March 5, 2006
MINNEAPOLIS, Minn. – Notre Dame’s Jeff Manship struck out a career-best 10 batters in six strong innings but the junior righthander did not factor into the decision, as Arizona pulled out a 2-0 win in 10 innings during final-day Metrodome baseball action at the Dairy Queen Classic.
Notre Dame (2-5), which suffered consecutive shutout losses for the first time since 1987, outhit Arizona 10 to 4 but the Irish batted just 1-for-10 with runners in scoring position and 2-for-21 with RBI chances in the three-game tournament.
Arizona (10-5) fashioned the winning rally when freshman righthander Kyle Weiland (0-2) hit Colt Sedbrook with a 1-1 pitch and Brad Boyer drove a 2-2 pitch into the right-center gap for an RBI triple. Jason Donald added a sacrifice fly moments later for the 2-0 cushion.
The Irish nearly answered in the bottom of the 10th, with the tournament time-limit in effect and the game set to end at the end of the 10th regardless of the score. Singles by Greg Lopez and Danny Dressman preceded a two-out error that loaded the bases, but ace reliever Mark Melancon rolled up a game-ending groundout to the left side.
Notre Dame stranded 10 runners while seeing another thrown out at the plate and two others erased on stolen-base attempts.
Manship faced just 23 batters in his six innings of work, allowing three hits and two walks while becoming the first Notre Dame pitcher with a double-digit strikeout game since Tom Thornton’s 12 strikeouts versus Kent State in a 2004 NCAA elimination game. Manship allowed just one runner to reach third base (in the first inning) while locating 65% of his pitches (59 of 91) for strikes.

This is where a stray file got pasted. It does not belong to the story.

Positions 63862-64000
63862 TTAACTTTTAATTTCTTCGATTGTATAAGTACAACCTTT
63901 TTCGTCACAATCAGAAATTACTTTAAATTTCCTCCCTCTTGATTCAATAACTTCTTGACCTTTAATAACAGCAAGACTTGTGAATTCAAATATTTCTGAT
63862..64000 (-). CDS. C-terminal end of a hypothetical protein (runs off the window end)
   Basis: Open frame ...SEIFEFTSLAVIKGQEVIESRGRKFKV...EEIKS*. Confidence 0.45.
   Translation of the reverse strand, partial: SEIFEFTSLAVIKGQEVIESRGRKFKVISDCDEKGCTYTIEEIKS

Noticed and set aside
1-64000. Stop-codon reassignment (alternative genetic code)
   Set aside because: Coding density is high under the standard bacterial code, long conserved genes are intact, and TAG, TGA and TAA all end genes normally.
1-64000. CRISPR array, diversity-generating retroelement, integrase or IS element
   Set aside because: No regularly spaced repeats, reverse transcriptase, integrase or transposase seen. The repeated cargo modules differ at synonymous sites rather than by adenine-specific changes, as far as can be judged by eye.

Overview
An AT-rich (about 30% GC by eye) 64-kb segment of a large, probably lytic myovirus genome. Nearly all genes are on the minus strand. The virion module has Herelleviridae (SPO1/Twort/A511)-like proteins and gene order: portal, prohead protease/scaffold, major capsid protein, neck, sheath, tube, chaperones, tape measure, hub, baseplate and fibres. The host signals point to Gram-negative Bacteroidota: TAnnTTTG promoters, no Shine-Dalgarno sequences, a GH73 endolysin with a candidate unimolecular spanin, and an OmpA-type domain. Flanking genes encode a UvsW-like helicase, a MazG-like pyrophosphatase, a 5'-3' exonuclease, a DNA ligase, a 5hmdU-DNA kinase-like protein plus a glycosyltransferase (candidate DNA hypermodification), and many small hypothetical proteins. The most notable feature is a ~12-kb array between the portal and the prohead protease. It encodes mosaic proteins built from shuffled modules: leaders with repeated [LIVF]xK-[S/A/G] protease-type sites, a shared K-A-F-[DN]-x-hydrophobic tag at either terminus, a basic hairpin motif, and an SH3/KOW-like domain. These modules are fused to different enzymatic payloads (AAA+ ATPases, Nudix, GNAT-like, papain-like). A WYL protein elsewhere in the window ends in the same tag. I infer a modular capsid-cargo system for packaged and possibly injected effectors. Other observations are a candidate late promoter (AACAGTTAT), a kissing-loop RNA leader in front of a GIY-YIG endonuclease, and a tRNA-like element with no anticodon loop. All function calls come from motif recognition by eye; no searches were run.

After missing his freshman season due to injury and being limited to just 24 innings in 2005, Manship now is off to an impressive start in 2006 – with a 1.64 ERA, 18 strikeouts, just four walks and five hits allowed in 11 innings (with two runs allowed and a .135 opponent batting average).
Junior lefthander Brad Mills matched Manship with his own strong start, striking out eight in 5.1 innings with five hits allowed and no walks.
Melancon (2-1) – one of the nation’s top closers and rated by Baseball America as college baseball’s No. 14 overall pro prospect – picked up the win, as the junior righthander allowed five hits and one walk with five strikeouts in his 4.2 innings of work.
The game nearly ended as the first scoreless tie in the 114-year history of Notre Dame baseball. The program’s all-time record includes 18 ties, among them a 1-1 game at Lafayette in 1967.
The Irish coped with the absence of two position starters – senior first baseman Craig Cooper and junior catcher Sean Gaston – while also continuing to adjust the pitching staff minus junior Dan Kapala and sophomore Tony Langford, who both were lost before the first game to season-ending injuries (each was expected to play a key role on the 2006 staff).